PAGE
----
One more decision is whether to remain with your company until all shares are vested, or to leave shares on the table by switching jobs before they vest. Ideally, if you are considering a change, unvested shares can be used as leverage when negotiating compensation with a new employer.
Non-Qualified Stock Options (NQSO)
Now we turn the discussion to Stock Options. As the name implies, this type of compensation presents you with a choice, also known as an option. You have the “option” to purchase shares granted to you. There are 2 main types of stock options to review: Non-Qualified and Incentive.
The main advantage of a NQSO is the opportunity to purchase company shares at a pre-determined price. The reason you would choose to purchase the shares is because the pre-determined price you can purchase shares for is less than the current market value. For example, you may have the “option” to purchase your company’s shares at $50 per share while everyone else has to buy them via the stock market at a price of $75 per share. Effectively, your company is offering you a discount on its shares.
Like other types of stock compensation, NQSOs allow you to participate in the appreciation of the company stock price. However, the “option” to purchase the stock or not actually reduces the risk you have. If the company stock price declines below your pre-determined purchase price, you would simply not purchase the shares. Of course, there is still the risk that you purchase the shares, hold onto them and experience a price decline.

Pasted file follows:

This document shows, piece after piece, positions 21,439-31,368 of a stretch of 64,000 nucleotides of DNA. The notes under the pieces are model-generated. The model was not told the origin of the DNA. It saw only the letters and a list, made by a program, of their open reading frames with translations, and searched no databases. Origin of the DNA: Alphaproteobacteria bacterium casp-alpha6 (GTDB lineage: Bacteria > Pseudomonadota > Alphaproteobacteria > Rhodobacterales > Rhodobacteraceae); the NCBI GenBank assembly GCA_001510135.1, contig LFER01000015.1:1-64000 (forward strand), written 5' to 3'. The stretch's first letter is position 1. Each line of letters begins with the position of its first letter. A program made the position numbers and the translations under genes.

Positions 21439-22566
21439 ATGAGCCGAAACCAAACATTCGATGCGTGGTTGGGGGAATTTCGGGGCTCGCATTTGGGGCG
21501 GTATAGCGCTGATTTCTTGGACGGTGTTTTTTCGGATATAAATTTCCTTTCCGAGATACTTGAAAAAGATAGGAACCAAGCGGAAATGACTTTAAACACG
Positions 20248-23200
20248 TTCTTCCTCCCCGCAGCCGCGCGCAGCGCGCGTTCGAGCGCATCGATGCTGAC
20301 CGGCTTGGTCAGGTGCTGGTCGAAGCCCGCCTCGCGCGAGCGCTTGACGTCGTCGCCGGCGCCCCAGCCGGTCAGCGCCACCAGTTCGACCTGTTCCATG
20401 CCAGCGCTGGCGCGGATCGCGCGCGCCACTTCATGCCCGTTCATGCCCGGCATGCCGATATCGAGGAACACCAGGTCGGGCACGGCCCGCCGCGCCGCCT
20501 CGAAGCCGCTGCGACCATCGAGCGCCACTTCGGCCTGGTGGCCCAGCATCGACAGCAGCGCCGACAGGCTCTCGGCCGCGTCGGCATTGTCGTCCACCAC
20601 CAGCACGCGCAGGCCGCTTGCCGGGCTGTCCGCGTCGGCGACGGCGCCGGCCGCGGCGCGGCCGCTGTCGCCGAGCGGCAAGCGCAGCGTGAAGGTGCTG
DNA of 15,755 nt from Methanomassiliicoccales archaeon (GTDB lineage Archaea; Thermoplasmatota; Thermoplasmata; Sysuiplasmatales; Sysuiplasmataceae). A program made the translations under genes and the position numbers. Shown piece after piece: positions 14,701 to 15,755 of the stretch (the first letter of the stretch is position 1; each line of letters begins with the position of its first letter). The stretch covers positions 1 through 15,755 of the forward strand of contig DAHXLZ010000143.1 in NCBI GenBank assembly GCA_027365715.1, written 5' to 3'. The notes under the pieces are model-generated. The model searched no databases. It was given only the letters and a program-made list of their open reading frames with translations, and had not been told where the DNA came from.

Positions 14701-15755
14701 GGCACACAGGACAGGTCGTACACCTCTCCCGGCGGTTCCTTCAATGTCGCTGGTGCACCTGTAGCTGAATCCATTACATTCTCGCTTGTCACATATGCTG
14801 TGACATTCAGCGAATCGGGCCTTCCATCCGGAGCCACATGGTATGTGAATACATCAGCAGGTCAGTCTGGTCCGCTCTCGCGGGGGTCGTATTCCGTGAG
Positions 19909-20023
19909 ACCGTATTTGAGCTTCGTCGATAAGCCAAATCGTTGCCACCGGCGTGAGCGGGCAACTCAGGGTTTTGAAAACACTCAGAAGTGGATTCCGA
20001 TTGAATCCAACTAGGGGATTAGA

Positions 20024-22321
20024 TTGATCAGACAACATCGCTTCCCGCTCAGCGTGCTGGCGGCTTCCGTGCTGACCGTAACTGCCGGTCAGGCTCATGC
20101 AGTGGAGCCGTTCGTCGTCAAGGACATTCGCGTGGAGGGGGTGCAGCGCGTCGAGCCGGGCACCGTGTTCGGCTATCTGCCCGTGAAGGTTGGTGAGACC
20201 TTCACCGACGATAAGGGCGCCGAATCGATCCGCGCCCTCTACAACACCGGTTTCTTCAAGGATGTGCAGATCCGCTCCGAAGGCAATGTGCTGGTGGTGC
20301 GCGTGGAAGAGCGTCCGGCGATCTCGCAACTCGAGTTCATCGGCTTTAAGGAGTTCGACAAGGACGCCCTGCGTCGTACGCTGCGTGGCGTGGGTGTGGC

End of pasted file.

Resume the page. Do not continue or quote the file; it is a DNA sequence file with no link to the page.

Your NQSO will not be taxed at the time of grant or at the time of vest. Instead, they are taxed when you exercise your option (aka make a decision) to purchase vested shares. At the time of purchase (also known as exercise), the difference between what you purchased shares for and the market value of the shares will be taxed as ordinary income.
For example, if you exercise the option to purchase 10 shares at $25 per share your total purchase price is $250. If those 10 shares are worth $100 each at the time, your total market value is $1,000. You will owe ordinary income taxes on the $750 difference between market value and purchase price.
Similar to RSUs, if you continue to hold the shares beyond when you exercise, you would also have capital gains taxes on any additional gains once the shares are eventually sold.